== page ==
And then there is the opportunity cost of not working on a production item, and since the mill is running non stop right now (hence why I have quotes for more machines) the cost of lost production as I am taking the time to make a one off.

    Obviously the point of the machines, and the software etc. is to run a viable business from them.

    I have many people ask me to run "one off's" or something custom or to "just go wild and do whatever you want" on a single body, and the reality is after costing it out and working out the value to the company, if I am not charging around $15,000 for such a project it simply doesn't make sense to take it on, and I should be working on my other production items instead.

    That sounds like an insane number, and it is, but then I look around at the $500,000 I have invested in what I am doing here, and the importance of keeping it all going, the insane costs of having a business and overheads, and that is the reality of a choice to do a one off instead of to run production, and to work on more products that I can realistically sell 100+ of.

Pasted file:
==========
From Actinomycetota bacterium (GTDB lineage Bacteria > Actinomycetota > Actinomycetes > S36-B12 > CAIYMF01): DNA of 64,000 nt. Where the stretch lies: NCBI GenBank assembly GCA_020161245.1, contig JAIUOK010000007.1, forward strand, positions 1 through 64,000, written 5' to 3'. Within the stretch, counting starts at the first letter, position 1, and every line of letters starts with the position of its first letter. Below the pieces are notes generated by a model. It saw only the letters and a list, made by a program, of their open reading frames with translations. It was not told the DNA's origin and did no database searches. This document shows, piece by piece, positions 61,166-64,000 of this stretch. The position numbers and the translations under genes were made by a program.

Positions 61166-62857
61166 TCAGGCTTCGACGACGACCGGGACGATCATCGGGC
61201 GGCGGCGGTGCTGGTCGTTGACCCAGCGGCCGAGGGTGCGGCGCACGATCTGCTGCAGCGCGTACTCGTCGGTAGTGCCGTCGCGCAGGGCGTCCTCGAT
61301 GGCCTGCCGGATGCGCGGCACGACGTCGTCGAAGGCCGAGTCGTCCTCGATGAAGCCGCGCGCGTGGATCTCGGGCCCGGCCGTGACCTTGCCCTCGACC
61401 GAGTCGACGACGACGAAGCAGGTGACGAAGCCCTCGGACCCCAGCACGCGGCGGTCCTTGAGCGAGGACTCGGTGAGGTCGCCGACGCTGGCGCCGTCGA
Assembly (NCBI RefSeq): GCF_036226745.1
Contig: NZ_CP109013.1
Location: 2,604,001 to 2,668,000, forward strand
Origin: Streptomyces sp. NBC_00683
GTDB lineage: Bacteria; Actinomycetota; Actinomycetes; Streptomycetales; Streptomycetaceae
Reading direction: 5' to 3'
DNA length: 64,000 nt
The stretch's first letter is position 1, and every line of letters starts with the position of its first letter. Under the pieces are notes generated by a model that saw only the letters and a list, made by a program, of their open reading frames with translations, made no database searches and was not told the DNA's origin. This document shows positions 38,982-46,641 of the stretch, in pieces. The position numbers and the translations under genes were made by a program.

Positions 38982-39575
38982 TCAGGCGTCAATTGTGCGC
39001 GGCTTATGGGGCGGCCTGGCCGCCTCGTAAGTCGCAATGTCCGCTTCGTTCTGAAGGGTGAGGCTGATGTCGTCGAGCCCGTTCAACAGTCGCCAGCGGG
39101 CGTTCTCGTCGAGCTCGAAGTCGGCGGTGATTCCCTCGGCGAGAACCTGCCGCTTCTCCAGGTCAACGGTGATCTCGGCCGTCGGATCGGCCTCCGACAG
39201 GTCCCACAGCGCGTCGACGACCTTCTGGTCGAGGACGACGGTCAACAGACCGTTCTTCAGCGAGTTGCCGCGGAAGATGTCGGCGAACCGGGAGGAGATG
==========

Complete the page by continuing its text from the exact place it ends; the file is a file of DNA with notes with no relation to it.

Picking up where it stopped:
There are people that will charge you far less, and do a great job, but they are typically doing it for fun, on someone else's equipment and not running it as their full time job/business.

    As much as I would love to run more one off jobs or individual custom jobs, I know that I couldn't survive as a business based upon what the market would pay for the work.

    And that is why you can't/don't find many companies willing to take on the jobs.
    You sumed up why I don't do custom work for anyone anymore and if and if I want to it's 50% down before I start

    I stopped doing work for friends also. Takes way to long and complain on top of it.